Film and television fans have had more reason than ever to lament Hollywood's underutilization of the great Judy Greer, what with a number of small and sometimes thankless roles in big-budget blockbusters like Jurassic World, Tomorrowland, Ant-Man, and Dawn of the Planet of the Apes. Another set of film and television fans have had reasons to celebrate, in seeing the renaissance of character actor Natasha Lyonne's career through "Orange is the New Black". Anyone who fits in the part of the Venn diagram where those two types of people cross over may like to know, if they don't already, that an obscure 2015 indie comedy by Jamie Babbit (director of Lyonne's LGBTQ cult classic But I'm a Cheerleader) attempts to resolve the first and support the second, by casting Greer and Lyonne as sisters working in a hotel who get wrapped up in trying to get rid of a body they're responsible for.
Greer plays Shannon, the bad sister, who had a swank teaching gig but got fired when she slept with most, if not all of the staff members, including the principal, and got caught. That last tryst, caught by the students, resulted in her being legally branded a sex offender, so she has no choice but to return to her personal nightmare: Fresno. Lyonne is Martha, the good sister, who takes her job at a local hotel seriously, has just split up with a longtime girlfriend, and is working up the courage to hit on her sexy aerobics instructor Kelly (Aubrey Plaza), whose advances are far more aggressive than Martha's. Martha has gotten Shannon a gig at the same hotel and is trying to get her to take to responsibility and adulthood in the same way she has, but Shannon continues to resist, including her decision to sleep with one of the hotel's skeezy tenants, Boris Lipka (Jon Daly). When Martha catches them together, Shannon panics, claiming Boris is raping her, and the ensuing chaos leaves Boris dead and the two women with a body to dispose of.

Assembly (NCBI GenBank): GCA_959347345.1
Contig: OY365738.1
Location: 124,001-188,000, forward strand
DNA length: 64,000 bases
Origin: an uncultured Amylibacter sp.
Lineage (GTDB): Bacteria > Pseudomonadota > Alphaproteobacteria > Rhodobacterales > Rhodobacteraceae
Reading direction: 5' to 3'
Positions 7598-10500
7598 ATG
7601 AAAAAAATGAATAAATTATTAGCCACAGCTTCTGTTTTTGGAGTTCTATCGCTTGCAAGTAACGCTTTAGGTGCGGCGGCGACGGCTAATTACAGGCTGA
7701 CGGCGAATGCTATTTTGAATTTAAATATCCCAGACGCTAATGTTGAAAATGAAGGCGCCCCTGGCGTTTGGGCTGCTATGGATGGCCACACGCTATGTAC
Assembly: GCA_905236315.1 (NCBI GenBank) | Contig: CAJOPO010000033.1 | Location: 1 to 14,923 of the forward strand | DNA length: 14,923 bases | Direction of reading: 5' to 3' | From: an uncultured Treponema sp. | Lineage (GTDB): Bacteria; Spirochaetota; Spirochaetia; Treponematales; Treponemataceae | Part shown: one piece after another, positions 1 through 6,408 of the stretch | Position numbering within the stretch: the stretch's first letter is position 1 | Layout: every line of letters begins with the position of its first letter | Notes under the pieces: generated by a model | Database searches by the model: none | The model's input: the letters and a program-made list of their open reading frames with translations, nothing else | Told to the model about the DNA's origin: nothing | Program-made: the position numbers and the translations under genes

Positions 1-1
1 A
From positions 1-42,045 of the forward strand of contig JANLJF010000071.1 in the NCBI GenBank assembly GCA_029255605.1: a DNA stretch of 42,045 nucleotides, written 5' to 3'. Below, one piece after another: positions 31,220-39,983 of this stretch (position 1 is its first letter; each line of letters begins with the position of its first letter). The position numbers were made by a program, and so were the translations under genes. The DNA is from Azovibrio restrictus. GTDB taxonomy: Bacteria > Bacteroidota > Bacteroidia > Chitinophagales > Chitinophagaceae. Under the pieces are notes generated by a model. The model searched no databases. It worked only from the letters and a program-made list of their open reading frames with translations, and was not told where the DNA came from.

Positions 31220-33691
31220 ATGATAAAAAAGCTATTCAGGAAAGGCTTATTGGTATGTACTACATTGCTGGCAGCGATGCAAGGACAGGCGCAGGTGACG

In terms of the script (the first feature by TV veteran Karey Dornetto), Fresno isn't bad, but it isn't anything special either, an adequate but not inspired go at the dark, escalating comedy of errors, where the characters keep making mistakes that stack on top of each other as they try to work their way out of their predicament. The characters roll the body around in a hotel laundry cart and the antics pile up: they rob a sex shop, they get extorted at a pet cemetery, they hit up a lesbian softball banquet, and crash a Bar Mitzvah. They are surrounded by the sorts of stock characters that exist in these sorts of movies: the married (soon to be divorced) man (Ron Livingston) that Shannon is seeing instead of going to sex addiction meetings, the uptight front desk woman Shannon knew in high school (Jessica St. Clair), the actually-cool employee who seems to spend his shifts smoking behind the building (Malcolm Barrett), Shannon and Martha's cheery boss (Farrelly staple Edward Barbanell), and Boris' frustrated sister Margaret (Molly Shannon).